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Forever a star: Charlton Heston
Posted By Ted Baehr On 04/07/2008 @ 12:00 am In Commentary | Comments Disabled
“Those … who lead many to do what is right and good will shine like the stars forever and ever.”
– Daniel 12:3 (New Life Version)
Charlton Heston, who was a wonderful friend of MOVIEGUIDE® and the Christian Film & Television Commission and won the best actor Oscar for his starring role in the Christian epic Ben-Hur, died Saturday, April 5, 2008, at the age of 84 with his wife of 64 years at his side. Chuck starred in many great movies and liked to note the historical figures he had portrayed, including Moses (“The Ten Commandments”), John the Baptist (“The Greatest Story Ever Told”) and Michelangelo (“The Agony and the Ecstasy”).
Born John Charles Carter on Oct. 4, 1923, in Evanston, Ill., Chuck moved with his family at an impressionable age to St. Helen, Mich., in the Michigan woods, where he had almost no playmates except the imaginary friends from the many adventure books he read. When his parents divorced and his mother re-married Chester Heston and moved to Chicago suburb, Chuck felt shy, so he took refuge in the drama department. In a 1986 interview, he noted, “What acting offered me was the chance to be many other people. In those days I wasn’t satisfied with being me.”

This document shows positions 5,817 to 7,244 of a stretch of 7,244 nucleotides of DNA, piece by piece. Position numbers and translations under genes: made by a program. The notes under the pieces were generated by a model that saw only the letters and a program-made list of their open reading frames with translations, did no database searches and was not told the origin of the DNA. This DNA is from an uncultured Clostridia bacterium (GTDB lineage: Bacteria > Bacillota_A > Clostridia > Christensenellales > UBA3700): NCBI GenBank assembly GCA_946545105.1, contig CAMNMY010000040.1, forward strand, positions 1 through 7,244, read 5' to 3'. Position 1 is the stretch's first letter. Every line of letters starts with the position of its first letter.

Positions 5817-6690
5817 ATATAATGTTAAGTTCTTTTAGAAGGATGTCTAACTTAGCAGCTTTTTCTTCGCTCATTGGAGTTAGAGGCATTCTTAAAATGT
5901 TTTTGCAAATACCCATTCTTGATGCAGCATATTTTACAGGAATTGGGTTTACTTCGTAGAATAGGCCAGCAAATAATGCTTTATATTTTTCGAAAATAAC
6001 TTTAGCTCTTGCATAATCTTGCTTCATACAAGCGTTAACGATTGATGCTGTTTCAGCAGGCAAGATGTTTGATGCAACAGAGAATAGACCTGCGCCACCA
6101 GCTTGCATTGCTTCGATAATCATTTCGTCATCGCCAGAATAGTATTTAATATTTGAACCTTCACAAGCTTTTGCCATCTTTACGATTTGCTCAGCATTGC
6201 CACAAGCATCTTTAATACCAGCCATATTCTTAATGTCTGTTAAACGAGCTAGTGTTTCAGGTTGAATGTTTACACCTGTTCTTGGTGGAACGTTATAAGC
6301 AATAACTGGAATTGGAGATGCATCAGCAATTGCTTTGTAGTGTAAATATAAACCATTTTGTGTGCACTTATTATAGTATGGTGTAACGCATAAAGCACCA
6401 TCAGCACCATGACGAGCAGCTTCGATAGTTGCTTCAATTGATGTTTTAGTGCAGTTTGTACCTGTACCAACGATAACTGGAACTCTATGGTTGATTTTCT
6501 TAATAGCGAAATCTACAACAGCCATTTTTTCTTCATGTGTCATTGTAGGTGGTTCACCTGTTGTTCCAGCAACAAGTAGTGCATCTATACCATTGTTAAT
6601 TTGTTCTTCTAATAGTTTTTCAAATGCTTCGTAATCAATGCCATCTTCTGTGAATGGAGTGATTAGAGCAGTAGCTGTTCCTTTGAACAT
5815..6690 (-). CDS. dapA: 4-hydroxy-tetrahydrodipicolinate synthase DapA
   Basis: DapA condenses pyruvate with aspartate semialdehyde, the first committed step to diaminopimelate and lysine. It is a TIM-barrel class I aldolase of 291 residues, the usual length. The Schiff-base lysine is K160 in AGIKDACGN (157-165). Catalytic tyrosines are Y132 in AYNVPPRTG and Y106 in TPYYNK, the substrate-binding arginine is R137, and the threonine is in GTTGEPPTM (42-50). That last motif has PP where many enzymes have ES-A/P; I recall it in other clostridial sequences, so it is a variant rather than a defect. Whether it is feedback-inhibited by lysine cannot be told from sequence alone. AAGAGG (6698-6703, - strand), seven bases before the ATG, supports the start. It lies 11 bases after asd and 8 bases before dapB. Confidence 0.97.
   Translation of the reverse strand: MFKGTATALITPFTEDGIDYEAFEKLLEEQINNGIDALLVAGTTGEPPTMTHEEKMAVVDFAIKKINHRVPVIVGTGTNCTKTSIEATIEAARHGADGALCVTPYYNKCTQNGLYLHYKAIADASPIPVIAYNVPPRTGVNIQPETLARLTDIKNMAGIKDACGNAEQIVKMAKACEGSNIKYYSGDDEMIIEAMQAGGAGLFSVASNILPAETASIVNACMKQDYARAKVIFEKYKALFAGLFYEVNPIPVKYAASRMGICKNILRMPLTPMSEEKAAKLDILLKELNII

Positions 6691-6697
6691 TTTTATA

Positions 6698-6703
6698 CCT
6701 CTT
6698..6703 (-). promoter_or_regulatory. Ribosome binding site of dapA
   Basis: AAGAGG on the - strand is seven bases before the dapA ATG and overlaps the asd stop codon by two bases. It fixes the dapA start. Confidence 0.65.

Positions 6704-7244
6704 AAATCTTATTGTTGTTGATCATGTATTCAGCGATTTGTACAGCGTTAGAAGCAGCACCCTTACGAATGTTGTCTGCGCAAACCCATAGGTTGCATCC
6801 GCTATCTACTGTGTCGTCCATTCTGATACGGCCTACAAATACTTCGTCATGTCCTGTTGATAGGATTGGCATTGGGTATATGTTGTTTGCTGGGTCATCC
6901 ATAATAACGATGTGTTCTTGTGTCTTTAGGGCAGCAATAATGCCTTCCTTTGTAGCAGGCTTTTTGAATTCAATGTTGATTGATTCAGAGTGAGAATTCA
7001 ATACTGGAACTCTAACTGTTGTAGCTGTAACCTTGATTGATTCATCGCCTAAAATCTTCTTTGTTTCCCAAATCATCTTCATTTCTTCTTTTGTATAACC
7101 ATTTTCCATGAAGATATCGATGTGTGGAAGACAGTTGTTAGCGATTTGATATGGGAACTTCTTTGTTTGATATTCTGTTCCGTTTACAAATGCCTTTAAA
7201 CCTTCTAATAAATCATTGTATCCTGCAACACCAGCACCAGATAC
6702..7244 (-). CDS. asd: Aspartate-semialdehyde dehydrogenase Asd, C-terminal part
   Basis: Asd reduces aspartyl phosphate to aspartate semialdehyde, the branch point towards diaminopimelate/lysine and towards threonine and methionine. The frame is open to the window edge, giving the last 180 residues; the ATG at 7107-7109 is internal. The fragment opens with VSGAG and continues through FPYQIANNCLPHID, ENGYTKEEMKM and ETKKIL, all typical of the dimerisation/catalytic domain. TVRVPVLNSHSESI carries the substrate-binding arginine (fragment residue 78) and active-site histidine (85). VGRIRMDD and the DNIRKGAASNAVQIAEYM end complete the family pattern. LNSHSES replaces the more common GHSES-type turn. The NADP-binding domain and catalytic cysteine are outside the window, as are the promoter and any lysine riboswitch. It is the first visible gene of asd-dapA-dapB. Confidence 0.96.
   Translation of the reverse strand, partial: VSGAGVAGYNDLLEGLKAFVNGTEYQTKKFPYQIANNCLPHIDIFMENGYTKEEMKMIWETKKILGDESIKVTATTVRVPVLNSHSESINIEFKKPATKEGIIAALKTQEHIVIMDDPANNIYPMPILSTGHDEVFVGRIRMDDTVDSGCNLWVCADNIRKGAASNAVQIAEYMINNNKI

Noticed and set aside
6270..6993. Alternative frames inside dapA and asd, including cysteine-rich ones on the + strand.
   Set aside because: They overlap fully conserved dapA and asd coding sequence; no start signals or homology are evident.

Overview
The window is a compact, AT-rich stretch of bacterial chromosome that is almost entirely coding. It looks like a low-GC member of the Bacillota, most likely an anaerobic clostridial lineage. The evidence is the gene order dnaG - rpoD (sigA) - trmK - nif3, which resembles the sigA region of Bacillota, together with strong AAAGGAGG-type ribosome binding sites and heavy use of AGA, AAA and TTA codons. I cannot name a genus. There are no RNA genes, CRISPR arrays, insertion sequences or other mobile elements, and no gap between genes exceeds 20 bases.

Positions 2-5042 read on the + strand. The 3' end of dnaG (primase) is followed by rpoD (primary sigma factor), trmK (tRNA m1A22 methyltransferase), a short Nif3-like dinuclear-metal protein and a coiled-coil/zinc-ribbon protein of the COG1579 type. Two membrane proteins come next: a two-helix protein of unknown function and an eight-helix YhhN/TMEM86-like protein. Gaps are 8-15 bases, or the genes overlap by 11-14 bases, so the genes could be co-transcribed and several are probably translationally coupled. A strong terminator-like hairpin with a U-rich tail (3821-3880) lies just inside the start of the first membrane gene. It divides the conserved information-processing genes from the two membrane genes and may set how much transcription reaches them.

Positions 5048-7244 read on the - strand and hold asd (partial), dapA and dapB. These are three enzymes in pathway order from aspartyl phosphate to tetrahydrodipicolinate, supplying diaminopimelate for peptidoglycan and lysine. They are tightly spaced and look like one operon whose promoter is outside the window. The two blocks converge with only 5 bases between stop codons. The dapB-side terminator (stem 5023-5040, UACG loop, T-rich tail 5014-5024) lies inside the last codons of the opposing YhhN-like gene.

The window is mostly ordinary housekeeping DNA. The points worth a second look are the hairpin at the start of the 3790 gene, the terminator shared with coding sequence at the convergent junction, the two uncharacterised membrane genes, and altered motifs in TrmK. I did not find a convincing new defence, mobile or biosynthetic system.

Chuck called himself Charlton Heston from his mother’s maiden name and his stepfather’s last name and went Northwestern University in 1941 on an acting scholarship. In 1943, he enlisted in the Army Air Force and was a radio gunner in World War II. In 1944, he married Lydia Clarke.
Chuck Heston was a pleasant, reserved, self-controlled, gentleman. Although it would be presumptuous to equate talking to Charlton Heston with talking to Moses, it was easy to lapse into that association since he portrayed Moses with such charisma in “The Ten Commandments.” So when I interviewed him years ago, his deep, authoritative voice sounded very much like one would expect Moses to sound. Reflecting back on his career, Heston commented on how fortunate he was to have worked with such great directors and actors so early in his career.